Production in shale is highly related to the well placement in both sweetspot and fracable zone. Due to both, market conditions and also shale property, geosteering in tight shale reservoirs have generally employed basic and economical steering tools, such as gamma ray; however, though the tool provides some data to steer the well, the data provided does not allow for predictions of fracability and production potential of the shale rock. This paper introduces a new geosteering approach, which augments existing techniques by providing data to also help well placement, then design stage and perforation location. This novel formation evaluation technique is essentially building a quantitative model of "sweetspot fracable window" for shale, which can help to land and target most prospective zones. The main quantitative data is obtained through measurement of cuttings samples at well-site in semi-realtime on a field portable SEM (Ashton et. al., 2013), generating the mineralogical and elemental composition of the samples, and also providing rock textural data. Although cuttings are evaluated after the well being drilled, cuttings are only physical representative rock samples from the bottom of the hole.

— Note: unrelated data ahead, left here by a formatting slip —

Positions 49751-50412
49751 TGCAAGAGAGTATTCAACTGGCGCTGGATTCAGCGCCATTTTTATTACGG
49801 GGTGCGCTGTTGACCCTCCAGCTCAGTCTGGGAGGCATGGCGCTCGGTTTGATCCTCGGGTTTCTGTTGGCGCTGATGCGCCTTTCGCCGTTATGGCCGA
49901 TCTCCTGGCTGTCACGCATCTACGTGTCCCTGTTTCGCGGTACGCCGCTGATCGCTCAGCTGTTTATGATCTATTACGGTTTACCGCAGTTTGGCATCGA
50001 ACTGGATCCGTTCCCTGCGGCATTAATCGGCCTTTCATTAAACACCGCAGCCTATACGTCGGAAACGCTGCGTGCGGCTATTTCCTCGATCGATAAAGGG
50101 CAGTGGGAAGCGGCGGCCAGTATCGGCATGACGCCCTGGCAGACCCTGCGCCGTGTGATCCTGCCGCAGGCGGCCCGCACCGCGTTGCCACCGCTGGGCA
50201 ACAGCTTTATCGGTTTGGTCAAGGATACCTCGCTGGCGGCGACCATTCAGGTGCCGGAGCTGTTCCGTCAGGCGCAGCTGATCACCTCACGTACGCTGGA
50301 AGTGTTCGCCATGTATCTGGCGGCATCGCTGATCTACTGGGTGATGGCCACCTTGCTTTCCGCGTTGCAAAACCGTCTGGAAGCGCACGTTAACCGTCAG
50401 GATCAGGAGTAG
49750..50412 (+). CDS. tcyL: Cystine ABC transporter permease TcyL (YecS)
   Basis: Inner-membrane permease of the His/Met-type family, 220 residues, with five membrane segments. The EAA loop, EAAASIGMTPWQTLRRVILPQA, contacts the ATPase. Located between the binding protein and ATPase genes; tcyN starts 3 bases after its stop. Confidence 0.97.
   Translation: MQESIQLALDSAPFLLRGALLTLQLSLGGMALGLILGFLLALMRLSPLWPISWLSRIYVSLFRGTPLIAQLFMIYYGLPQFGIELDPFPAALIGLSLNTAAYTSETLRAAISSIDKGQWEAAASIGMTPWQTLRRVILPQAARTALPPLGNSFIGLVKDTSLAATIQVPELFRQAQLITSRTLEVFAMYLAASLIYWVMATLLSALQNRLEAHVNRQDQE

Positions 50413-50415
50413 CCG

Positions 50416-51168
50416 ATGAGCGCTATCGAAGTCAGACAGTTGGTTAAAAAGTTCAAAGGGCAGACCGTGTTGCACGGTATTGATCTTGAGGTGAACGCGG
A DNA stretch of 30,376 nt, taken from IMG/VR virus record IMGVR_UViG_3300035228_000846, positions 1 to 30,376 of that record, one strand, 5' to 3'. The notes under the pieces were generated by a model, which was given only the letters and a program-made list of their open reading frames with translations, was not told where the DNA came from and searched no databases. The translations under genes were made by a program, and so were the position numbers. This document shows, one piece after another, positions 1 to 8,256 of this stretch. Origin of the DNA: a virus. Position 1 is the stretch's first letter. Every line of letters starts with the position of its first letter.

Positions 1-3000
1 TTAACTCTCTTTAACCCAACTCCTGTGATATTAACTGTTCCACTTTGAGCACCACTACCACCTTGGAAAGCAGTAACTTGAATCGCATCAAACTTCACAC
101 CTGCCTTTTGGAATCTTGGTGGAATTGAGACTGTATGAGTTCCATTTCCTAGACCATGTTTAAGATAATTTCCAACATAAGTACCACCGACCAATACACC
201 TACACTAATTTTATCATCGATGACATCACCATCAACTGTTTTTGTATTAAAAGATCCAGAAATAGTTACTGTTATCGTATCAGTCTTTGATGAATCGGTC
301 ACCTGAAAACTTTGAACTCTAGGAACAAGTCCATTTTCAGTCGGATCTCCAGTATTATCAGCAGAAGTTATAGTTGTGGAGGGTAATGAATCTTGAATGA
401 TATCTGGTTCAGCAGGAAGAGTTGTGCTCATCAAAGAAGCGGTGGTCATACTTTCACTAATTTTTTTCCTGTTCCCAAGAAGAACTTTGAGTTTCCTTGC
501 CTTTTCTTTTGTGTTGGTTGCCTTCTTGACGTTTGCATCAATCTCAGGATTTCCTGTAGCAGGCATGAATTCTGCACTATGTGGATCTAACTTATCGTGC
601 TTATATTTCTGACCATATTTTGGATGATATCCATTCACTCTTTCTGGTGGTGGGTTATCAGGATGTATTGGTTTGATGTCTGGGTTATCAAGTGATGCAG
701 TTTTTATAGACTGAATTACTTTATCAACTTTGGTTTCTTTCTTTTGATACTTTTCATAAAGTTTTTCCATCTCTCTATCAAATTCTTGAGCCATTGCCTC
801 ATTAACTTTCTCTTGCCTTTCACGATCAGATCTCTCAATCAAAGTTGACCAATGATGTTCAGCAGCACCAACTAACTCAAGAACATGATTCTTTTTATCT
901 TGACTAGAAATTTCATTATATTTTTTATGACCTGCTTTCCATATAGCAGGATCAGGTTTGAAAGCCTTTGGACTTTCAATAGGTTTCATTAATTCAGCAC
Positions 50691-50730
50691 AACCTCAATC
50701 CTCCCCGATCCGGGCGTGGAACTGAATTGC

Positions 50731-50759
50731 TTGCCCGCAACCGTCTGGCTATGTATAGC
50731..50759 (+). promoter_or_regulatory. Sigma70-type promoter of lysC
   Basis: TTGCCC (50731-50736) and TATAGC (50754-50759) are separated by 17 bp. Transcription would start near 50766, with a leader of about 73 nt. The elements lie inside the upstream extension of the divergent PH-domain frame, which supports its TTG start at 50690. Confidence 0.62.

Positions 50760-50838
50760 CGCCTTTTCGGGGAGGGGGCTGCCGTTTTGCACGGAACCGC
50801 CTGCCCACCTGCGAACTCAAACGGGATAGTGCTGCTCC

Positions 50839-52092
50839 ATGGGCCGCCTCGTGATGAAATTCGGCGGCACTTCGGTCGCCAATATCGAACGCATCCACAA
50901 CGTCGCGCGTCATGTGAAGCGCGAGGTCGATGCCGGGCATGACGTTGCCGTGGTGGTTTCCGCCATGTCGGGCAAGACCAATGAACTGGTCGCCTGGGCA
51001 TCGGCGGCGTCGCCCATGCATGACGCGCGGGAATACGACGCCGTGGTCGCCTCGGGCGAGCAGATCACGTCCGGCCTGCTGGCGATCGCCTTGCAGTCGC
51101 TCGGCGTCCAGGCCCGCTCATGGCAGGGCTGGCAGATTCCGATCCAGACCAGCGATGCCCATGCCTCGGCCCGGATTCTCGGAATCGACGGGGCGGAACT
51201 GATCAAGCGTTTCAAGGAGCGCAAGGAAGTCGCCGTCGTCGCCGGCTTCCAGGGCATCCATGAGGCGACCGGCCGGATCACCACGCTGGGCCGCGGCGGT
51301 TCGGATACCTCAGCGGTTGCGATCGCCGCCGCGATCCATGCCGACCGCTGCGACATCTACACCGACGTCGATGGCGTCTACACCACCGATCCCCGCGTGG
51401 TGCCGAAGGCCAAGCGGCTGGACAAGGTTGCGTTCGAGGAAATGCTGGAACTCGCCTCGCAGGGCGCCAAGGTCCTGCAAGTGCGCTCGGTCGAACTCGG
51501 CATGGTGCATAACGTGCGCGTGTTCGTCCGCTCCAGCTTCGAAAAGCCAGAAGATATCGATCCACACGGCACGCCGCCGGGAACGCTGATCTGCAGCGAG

Case studies presented in the paper have shown that maintaining the well path in the sweetspot fracable window can result in better well production after fracturing. Thus, the goal for geosteering is to ensure as much as possible that the horizontal well trajectory is maintained within this window. Additionally, the cuttings data generated during the drilling process can also be used both during and after TD to generate optimized completion design, aiming to further maximize well productivity. The cases’ study in this paper also shows that, compared with conventional wireline logging data, the on-location cutting based analysis is able to generate richer mineralogical and elemental data throughout lateral wells, providing a better understanding of geological heterogeneity. Meanwhile, the authors also apply several strategies to calibrate the cutting depths and cuttings’ time lags.
The authors created an approach, which can provide a fast analysis for enhanced reservoir navigation, to keep the well trajectory within a predefined sweetspot fracable zone. The production analysis of the wells, hereafter, verifies that the higher the rate of intersecting into sweetspot fracable zone, the higher production the well receives. This approach then assists in generating cost-effective completion optimization of stage placement and perforation, with the ultimate goal of increasing the investment returns.
In conclusion, the production statistics of the wells verifies the higher rate of intersecting into sweetspot fracable zone, the higher production the well receives. The goal for geosteering is to ensure as much as possible that the horizontal well trajectory is maintained within this window.